One of the scariest things therapists work with is suicidality.
Suddenly, therapy feels like, and sometimes is, a life-or-death situation, one where clinicians hold a great deal of responsibility. To make matters worse, suicide continues to be one of the leading causes of death in the U.S. , and many believe the prevalence rates are a gross underestimate .
The numbers highlight the inevitability of encountering suicidality in our line of work. Early-career psychologists and practicum students may feel overwhelmed by the intensity and risk of working with suicidal clients.
I vividly remember my first experience providing psychotherapy for a patient with psychotic symptoms. In fact, not only was this patient my first with psychosis, but they were my first individual therapy patient ever. As a practicum student at a partial hospitalization program, I was caught off-guard when my patient endorsed auditory hallucinations during an initial intake. Thoughts and doubts such as “I don’t know what I’m doing” and “Could I make my client’s symptoms worse?” flooded my mind.
Ultimately, it was a rewarding experience, and I enjoyed bearing witness to my client’s growth, impressive resilience and resolve. However, there are many things I wish I had known ahead of this first experience. Therefore, this article aims to use my experience as a reference point to provide a brief snapshot of important domains to consider when treating psychosis for the first time.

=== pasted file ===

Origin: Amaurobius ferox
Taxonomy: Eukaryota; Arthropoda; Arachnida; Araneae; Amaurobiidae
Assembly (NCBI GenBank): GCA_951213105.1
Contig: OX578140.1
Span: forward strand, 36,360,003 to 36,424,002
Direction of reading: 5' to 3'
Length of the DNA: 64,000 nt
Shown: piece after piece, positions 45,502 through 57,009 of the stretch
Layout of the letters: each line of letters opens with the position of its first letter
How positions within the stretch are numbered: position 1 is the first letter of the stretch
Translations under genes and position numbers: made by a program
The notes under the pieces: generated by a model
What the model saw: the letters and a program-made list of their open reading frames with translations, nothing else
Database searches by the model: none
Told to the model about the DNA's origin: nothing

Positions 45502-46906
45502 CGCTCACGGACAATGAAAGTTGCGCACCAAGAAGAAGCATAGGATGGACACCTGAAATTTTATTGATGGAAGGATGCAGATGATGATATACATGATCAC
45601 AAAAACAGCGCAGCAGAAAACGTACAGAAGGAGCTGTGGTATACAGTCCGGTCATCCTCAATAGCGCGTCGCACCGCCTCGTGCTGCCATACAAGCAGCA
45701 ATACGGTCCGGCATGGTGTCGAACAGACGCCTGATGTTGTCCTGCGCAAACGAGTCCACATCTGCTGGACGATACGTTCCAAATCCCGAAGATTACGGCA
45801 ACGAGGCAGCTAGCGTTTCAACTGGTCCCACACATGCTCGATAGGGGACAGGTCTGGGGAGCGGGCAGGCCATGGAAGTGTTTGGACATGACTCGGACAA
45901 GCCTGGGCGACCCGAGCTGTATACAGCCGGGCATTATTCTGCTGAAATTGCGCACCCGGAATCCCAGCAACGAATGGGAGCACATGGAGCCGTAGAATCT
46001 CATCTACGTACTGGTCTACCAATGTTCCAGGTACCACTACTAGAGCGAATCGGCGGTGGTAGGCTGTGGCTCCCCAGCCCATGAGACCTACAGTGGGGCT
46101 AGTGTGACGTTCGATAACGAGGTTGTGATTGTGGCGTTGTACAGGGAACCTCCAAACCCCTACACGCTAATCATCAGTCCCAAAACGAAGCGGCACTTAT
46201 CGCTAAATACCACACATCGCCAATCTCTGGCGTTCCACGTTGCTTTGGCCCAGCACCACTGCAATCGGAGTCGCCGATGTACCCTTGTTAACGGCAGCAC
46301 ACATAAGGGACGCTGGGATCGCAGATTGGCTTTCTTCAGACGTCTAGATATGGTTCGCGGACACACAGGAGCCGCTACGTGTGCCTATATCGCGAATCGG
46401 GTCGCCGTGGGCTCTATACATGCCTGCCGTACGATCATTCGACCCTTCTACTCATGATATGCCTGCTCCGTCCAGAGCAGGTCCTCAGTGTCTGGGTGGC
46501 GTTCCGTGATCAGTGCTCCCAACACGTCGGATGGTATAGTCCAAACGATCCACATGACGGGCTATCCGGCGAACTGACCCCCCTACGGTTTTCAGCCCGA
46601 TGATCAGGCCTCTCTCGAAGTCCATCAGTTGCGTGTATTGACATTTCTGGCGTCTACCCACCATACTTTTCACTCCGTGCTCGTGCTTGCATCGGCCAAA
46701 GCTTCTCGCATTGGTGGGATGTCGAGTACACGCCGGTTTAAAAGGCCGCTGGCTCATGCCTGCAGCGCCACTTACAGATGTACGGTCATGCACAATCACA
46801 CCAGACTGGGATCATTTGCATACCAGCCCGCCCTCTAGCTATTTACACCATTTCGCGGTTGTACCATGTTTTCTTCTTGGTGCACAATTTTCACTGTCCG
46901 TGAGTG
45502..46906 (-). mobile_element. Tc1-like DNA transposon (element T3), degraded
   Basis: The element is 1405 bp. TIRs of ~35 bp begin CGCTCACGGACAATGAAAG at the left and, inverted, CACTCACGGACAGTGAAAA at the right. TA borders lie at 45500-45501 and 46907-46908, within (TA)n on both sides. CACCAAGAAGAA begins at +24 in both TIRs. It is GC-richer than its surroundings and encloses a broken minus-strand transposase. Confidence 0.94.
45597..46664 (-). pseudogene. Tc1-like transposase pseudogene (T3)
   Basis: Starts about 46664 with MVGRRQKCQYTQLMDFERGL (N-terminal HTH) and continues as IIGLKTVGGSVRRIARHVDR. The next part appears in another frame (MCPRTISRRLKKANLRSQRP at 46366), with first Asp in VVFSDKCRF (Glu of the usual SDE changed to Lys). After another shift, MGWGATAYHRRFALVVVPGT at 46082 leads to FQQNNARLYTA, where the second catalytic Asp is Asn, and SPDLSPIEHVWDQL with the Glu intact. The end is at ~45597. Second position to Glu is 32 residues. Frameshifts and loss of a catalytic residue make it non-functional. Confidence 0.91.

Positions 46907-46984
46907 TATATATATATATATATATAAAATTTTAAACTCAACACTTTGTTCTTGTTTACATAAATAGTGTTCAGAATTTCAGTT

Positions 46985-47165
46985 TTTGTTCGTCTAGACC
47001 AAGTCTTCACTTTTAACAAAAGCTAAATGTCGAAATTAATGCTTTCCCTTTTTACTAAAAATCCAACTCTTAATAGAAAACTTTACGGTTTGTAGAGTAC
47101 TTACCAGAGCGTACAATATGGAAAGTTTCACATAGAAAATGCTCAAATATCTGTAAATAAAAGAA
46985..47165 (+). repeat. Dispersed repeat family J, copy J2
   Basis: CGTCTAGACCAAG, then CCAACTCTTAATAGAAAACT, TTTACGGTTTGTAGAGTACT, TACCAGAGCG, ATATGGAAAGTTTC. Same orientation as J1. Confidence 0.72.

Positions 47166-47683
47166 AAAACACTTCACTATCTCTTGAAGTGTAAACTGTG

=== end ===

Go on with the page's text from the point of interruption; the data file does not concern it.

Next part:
A new client recently asked me where I would be traveling for an upcoming trip as we looked at our schedules to make her next appointment. When she expressed further curiosity about the conference I would be attending, I explained that it was an annual conference of the society for psychoanalysis and psychoanalytic psychology. A fairly surprised look appeared on her face, and she questioned, “like Freud?”
I readily picked up on her discomfort with the thought of psychoanalysis or being psychoanalyzed. I clarified that she was not meeting with me for psychoanalysis and offered some explanation of basic psychodynamic principles and how these applied to our initial goals for therapy. She seemed to accept my explanation, but mostly just seemed glad to know she wasn’t meeting for psychoanalysis.
Psychodynamic therapy is one of several approaches to therapy used today. However, it is often misunderstood and dismissed as an outmoded approach or historical artifact. It is also often misrepresented in popular culture and sometimes seen as irrelevant to the quick-fix demands of the public and the limitations of insurance.